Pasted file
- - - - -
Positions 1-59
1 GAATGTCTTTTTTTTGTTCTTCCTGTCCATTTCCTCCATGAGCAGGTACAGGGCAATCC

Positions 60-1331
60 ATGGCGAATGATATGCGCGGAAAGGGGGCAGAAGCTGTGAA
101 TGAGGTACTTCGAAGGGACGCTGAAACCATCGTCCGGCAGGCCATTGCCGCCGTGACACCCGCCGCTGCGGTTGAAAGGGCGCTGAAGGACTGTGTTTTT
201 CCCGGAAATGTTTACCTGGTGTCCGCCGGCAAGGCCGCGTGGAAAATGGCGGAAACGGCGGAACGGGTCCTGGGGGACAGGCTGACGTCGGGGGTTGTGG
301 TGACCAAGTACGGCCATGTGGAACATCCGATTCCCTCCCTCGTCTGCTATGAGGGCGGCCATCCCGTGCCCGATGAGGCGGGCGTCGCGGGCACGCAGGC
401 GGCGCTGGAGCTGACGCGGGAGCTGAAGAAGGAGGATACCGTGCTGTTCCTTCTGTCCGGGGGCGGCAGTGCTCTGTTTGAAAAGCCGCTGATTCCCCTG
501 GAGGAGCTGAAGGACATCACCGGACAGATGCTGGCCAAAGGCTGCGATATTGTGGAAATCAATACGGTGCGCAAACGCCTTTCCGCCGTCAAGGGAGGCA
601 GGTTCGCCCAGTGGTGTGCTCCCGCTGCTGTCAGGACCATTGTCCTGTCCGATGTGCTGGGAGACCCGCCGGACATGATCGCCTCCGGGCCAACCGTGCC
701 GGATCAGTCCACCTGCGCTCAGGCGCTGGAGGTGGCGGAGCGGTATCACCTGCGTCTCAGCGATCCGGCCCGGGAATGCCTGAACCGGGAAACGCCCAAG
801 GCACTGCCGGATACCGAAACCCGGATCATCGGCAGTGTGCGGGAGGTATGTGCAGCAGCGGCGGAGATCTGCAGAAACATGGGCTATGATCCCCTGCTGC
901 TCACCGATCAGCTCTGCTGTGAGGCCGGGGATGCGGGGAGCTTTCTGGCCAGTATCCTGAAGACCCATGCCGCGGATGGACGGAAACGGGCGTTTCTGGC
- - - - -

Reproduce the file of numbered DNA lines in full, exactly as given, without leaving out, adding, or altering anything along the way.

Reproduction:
Positions 1-59
1 GAATGTCTTTTTTTTGTTCTTCCTGTCCATTTCCTCCATGAGCAGGTACAGGGCAATCC

Positions 60-1331
60 ATGGCGAATGATATGCGCGGAAAGGGGGCAGAAGCTGTGAA
101 TGAGGTACTTCGAAGGGACGCTGAAACCATCGTCCGGCAGGCCATTGCCGCCGTGACACCCGCCGCTGCGGTTGAAAGGGCGCTGAAGGACTGTGTTTTT
201 CCCGGAAATGTTTACCTGGTGTCCGCCGGCAAGGCCGCGTGGAAAATGGCGGAAACGGCGGAACGGGTCCTGGGGGACAGGCTGACGTCGGGGGTTGTGG
301 TGACCAAGTACGGCCATGTGGAACATCCGATTCCCTCCCTCGTCTGCTATGAGGGCGGCCATCCCGTGCCCGATGAGGCGGGCGTCGCGGGCACGCAGGC
401 GGCGCTGGAGCTGACGCGGGAGCTGAAGAAGGAGGATACCGTGCTGTTCCTTCTGTCCGGGGGCGGCAGTGCTCTGTTTGAAAAGCCGCTGATTCCCCTG
501 GAGGAGCTGAAGGACATCACCGGACAGATGCTGGCCAAAGGCTGCGATATTGTGGAAATCAATACGGTGCGCAAACGCCTTTCCGCCGTCAAGGGAGGCA
601 GGTTCGCCCAGTGGTGTGCTCCCGCTGCTGTCAGGACCATTGTCCTGTCCGATGTGCTGGGAGACCCGCCGGACATGATCGCCTCCGGGCCAACCGTGCC
701 GGATCAGTCCACCTGCGCTCAGGCGCTGGAGGTGGCGGAGCGGTATCACCTGCGTCTCAGCGATCCGGCCCGGGAATGCCTGAACCGGGAAACGCCCAAG
801 GCACTGCCGGATACCGAAACCCGGATCATCGGCAGTGTGCGGGAGGTATGTGCAGCAGCGGCGGAGATCTGCAGAAACATGGGCTATGATCCCCTGCTGC
901 TCACCGATCAGCTCTGCTGTGAGGCCGGGGATGCGGGGAGCTTTCTGGCCAGTATCCTGAAGACCCATGCCGCGGATGGACGGAAACGGGCGTTTCTGGC